Finally I connected. It had taken until 4:00 to get out of town and I was in Baia Mare around 6:00. During these waits I had bought a Romanian sim card, an online Romania Bulgaria guidebook and I made a pension reservation for Baia Mare. It was not raining when I left the station looking for the pension in Baia Mare but I was drained anyway and getting pretty down. The pension was nowhere near the centre and I was expecting to be isolated unable to find a restaurant. Then everything began to change. It was a very interesting neighbourhood place with a nice restaurant and lots of activity. Pretty dreary unproductive day, but a good finish and a riding plan for the next day, rain or shine.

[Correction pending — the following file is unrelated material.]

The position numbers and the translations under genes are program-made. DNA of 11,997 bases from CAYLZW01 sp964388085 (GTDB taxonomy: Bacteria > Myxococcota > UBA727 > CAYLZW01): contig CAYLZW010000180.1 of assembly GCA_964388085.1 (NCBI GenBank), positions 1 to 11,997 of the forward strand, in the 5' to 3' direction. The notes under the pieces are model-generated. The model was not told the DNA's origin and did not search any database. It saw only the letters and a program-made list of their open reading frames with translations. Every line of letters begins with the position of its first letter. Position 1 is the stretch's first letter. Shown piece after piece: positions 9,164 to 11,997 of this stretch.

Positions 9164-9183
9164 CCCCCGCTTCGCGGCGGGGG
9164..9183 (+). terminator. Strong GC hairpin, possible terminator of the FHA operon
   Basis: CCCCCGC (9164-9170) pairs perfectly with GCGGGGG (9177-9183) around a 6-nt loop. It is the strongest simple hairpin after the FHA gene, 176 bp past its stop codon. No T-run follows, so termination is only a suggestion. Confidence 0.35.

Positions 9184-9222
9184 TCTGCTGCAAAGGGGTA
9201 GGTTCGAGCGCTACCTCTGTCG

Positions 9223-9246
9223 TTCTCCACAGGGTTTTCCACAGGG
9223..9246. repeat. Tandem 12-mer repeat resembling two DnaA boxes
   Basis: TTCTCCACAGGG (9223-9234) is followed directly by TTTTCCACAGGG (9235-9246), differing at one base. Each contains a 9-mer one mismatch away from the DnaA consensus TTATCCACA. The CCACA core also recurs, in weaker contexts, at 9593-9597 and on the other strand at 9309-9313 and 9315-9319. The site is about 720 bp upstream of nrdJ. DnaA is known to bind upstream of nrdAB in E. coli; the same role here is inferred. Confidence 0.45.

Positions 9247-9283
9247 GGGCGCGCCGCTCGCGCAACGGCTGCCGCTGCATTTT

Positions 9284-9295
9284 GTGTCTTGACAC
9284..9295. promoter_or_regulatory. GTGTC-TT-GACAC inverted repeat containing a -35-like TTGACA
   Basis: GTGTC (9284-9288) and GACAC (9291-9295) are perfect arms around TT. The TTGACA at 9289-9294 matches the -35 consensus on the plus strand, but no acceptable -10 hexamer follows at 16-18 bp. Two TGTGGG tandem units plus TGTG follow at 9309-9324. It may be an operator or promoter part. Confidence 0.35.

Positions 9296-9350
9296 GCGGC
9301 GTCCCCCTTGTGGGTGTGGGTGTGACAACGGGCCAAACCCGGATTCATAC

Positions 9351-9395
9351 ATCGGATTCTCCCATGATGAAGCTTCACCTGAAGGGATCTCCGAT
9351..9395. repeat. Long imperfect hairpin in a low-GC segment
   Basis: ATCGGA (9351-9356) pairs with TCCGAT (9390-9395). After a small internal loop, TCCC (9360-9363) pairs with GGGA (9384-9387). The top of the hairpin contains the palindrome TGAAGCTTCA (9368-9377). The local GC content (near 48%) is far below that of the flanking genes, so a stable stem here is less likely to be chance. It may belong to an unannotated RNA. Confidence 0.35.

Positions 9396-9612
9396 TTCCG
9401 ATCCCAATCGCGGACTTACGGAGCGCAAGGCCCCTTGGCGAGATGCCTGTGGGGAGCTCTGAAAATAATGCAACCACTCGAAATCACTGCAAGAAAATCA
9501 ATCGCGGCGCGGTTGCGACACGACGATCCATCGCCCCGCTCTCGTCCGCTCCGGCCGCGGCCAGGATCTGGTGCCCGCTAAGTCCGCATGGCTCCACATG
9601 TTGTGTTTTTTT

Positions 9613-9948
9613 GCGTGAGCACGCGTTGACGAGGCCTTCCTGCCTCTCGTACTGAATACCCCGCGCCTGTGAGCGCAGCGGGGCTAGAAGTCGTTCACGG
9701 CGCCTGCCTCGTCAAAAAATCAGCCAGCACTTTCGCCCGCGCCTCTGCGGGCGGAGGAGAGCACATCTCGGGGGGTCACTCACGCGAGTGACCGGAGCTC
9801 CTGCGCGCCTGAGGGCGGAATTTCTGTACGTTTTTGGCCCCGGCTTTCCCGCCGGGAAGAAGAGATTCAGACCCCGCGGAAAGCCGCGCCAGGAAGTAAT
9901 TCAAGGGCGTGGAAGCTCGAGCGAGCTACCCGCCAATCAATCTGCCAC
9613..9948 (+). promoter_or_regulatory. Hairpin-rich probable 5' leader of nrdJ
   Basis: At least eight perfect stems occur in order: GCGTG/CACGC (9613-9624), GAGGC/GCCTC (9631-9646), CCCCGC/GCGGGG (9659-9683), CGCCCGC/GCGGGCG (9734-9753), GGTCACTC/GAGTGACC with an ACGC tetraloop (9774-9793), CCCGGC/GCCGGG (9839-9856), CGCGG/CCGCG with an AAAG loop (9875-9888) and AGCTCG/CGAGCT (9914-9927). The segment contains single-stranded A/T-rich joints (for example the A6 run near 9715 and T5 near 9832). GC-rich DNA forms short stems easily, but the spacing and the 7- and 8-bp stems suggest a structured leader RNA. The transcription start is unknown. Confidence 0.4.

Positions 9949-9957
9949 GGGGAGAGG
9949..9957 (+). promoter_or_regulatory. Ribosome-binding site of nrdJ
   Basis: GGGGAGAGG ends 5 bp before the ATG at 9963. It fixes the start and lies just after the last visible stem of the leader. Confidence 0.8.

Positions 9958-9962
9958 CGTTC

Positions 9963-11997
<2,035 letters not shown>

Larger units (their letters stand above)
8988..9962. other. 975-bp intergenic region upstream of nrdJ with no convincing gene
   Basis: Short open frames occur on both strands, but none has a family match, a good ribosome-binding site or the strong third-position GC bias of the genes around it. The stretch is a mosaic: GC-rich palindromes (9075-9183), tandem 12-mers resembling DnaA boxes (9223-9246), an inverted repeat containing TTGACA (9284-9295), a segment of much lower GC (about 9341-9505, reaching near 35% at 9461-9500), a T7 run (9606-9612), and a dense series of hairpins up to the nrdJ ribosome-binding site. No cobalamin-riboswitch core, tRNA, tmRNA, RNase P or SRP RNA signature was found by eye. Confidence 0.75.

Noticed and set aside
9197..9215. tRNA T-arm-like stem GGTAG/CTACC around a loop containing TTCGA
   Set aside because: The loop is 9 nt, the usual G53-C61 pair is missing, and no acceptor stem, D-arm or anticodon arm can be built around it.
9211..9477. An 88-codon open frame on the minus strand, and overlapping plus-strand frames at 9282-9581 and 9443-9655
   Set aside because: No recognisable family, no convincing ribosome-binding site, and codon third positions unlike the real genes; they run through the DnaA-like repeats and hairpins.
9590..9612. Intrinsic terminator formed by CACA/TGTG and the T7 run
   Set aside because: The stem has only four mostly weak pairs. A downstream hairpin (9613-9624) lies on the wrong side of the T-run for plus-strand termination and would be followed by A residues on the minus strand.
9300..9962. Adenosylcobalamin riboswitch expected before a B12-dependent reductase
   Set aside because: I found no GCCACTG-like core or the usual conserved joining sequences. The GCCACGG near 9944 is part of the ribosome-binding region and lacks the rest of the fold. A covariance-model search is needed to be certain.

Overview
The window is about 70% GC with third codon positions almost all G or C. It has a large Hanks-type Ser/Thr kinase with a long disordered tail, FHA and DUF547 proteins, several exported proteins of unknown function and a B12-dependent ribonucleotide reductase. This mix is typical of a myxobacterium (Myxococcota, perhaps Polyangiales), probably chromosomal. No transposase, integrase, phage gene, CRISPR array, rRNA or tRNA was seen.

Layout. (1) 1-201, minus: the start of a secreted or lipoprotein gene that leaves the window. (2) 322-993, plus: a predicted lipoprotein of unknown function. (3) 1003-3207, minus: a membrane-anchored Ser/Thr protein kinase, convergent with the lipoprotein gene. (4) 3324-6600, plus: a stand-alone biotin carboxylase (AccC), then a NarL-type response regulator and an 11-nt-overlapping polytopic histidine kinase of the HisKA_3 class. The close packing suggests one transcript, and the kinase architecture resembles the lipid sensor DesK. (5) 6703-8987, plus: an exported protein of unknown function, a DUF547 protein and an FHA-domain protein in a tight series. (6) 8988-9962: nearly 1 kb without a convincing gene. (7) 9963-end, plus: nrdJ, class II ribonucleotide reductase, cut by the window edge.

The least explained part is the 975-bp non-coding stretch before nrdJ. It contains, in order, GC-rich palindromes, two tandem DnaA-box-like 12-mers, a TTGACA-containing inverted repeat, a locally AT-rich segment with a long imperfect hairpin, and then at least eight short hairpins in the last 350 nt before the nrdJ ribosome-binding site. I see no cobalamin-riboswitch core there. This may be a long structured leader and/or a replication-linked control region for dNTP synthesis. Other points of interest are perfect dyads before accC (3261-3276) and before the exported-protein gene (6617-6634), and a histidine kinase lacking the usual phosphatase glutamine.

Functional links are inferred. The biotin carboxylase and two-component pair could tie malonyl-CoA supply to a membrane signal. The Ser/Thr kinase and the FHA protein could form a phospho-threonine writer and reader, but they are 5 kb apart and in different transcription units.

It didn’t take long to get out of town in the morning. I never did see Baia Mare centre. I was climbing from the first kilometre. It was a very gloomy overcast day but it never did rain and I was finally moving. I had two route possibilities, both with a climb to around 1000 m, over the first of the Carpathians that I would face. I missed my most likely junction and just kept on climbing through a town called Baia Sprie, where I saw my first wooden church. It was early Sunday and so there was a service.
Soon after the switchbacks in a deep forest started. The road has been newly surfaced and I think widened. It was also fairly quiet. At no time did the grade get above about 7% and so I was able to just keep on slowly grinding up the hill, probably at least 20 switchbacks. It took about 2 ½ hours from my start until I hit Pasul Guta at 987 m. I had only stopped the once to visit the church and so my conditioning and the favourable road made for a pleasant morning, but it was cold at the top. After a coffee I put on all my clothes for the run down. Again many switchbacks and then villages started again.